Since began my sermon with a story from Pakistan I think it fair to close with a story of peacebuilding from Pakistan. This comes from Dr. Caroline Carson, Postulant of the Diocese of Louisana for the Episcopal Church, telling about the church’s attempts to build peace in that nation.
“One must keep living” Such simple, yet powerful words uttered from so many Christians I met in Pakistan the day after the Easter bombing in Gulshan-I-Iqbal Park in Lahore. The absence of freedom of speech, the realities of inequality, and the constant fear of violating Pakistan’s “blasphemy laws” are everyday tensions. Many Christians have been killed and buildings set on fire from mob attacks because these laws are regularly misused. 20-foot walls, assault-weaponed security on every corner, and barbed wire everywhere – these all regular sights for schools, libraries, stores, hotels, etc. Then the suicide bombers are expected and bring a despair that does not cease. A new and rising trend is that children are being used as bombers: the innocent killing the innocent. Everyone, Muslim and Christian alike, must look over their shoulders and live in constant fear of Taliban attacks at any time or place. Another aspect of this terror is the profound sadness that attacks have become so commonplace. After a couple of days in the news, things tend to be forgotten. Everyone I met asked for us to pray for them and/or for the energy of peace.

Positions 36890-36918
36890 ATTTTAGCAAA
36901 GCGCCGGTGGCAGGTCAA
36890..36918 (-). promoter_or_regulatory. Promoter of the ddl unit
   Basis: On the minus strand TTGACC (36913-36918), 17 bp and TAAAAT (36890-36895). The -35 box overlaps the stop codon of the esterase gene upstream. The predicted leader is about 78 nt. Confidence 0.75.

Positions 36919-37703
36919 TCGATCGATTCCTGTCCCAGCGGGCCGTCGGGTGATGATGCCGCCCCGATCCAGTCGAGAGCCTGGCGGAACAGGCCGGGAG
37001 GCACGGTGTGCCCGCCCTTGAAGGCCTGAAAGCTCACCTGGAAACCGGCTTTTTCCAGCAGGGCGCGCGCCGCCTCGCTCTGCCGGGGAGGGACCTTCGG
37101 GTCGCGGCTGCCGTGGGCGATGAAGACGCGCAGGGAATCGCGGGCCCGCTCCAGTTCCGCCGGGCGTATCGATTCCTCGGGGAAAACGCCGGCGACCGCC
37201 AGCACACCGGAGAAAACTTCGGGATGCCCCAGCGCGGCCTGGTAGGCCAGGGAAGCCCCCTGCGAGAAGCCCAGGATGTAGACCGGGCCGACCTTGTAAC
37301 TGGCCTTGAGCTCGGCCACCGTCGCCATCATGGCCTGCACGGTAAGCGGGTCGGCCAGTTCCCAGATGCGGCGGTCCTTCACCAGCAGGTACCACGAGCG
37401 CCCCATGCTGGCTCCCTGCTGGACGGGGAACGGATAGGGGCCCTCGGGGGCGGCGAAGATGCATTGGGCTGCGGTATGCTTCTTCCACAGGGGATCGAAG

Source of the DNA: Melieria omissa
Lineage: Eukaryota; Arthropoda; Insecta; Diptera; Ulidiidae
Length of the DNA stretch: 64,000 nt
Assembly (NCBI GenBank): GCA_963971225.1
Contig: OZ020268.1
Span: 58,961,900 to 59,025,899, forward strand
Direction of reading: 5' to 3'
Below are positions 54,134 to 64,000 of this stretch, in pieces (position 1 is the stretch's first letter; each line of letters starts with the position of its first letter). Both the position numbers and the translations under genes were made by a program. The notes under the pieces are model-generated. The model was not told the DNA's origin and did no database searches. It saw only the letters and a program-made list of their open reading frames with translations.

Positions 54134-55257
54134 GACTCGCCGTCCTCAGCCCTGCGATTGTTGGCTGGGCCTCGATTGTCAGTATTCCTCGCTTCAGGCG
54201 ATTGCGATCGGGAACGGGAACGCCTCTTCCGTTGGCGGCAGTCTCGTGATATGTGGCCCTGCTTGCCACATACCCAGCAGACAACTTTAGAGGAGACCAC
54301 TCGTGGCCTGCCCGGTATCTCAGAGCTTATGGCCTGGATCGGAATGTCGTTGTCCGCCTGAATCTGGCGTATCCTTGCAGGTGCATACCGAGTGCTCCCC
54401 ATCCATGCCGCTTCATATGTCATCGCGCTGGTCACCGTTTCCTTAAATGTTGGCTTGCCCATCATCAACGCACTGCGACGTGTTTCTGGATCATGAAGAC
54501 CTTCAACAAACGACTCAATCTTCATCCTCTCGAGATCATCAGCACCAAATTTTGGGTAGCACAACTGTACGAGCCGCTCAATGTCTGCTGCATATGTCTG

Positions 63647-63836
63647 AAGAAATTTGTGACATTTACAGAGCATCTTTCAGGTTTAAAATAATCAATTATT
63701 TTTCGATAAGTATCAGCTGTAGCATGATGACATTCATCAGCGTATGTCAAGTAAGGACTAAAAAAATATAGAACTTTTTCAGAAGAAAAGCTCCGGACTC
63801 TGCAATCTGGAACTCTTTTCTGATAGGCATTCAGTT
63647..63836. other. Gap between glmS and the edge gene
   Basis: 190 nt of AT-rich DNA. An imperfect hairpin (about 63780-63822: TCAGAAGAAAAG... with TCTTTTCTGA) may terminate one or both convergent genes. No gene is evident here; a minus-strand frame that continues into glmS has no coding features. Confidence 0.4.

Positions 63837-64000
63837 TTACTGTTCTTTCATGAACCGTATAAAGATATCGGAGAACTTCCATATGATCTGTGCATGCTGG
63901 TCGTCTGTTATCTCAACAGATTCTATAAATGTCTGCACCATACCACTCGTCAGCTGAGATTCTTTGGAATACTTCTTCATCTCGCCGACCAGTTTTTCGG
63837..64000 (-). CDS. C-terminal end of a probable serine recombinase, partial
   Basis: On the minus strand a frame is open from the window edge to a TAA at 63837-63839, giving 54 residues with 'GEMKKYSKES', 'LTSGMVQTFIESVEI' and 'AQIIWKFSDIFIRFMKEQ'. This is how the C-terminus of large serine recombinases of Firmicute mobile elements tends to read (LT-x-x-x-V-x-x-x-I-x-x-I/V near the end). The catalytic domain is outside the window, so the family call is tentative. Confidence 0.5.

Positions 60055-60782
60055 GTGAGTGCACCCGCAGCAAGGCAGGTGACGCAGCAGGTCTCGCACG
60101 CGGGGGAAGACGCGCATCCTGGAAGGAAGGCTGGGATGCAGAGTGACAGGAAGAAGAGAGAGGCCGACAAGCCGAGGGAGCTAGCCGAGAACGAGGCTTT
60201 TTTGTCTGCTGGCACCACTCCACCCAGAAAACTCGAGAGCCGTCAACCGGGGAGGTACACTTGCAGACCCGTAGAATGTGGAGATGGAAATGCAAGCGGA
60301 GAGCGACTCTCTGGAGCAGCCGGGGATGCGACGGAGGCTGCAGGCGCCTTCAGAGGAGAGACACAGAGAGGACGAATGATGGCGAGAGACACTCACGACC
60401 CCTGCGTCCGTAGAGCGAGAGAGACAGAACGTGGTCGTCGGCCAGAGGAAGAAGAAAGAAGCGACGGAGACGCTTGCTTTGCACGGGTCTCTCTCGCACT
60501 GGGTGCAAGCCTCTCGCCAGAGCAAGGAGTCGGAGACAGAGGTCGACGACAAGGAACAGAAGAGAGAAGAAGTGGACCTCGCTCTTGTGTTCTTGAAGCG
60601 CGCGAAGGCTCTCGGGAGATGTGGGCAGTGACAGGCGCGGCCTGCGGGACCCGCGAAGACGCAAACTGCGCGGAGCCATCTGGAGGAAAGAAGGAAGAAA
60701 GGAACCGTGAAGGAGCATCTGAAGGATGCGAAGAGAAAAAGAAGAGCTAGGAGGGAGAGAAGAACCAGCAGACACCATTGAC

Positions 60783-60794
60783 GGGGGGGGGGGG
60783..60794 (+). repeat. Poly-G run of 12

While the Diocese of Peshawar is one of the most hostile anywhere, on the border of Pakistan and Afghanistan, and encompasses a region where there is barely any civil law, anyone who comes to them is a welcomed child of God. The Diocese of Raiwind in Lahore mimics this in a time where terror attacks are rising at an alarming rate. The Diocese of Raiwind provides education, health care in outlying parts of Lahore (including the malaria-endemic brick kilns areas where children as young as six and women work in the kilns to pay off family debts they know nothing about), rehabilitation programs for victims of sex trafficking, and pastoral care to thousands. The Diocese of Raiwind also continues to be extremely active in peace building and reaching out to fellow religious leaders in the city and region. They hold regular gatherings to try and determine what can concretely be done to stave off terror and oversee what can be done to help victims of bombings. They live life and faith “above ground” as Bishop Mano Rumalshah (bishop emeritus of Peshawar) says. Moderator Bishop Samuel Azariah is an amazing leader with a terrific and dedicated staff. The feeling from all of them when asked about putting their lives on the line for the diocese was that they would “rather die doing something good than to be sitting in the corner, frozen in fear.”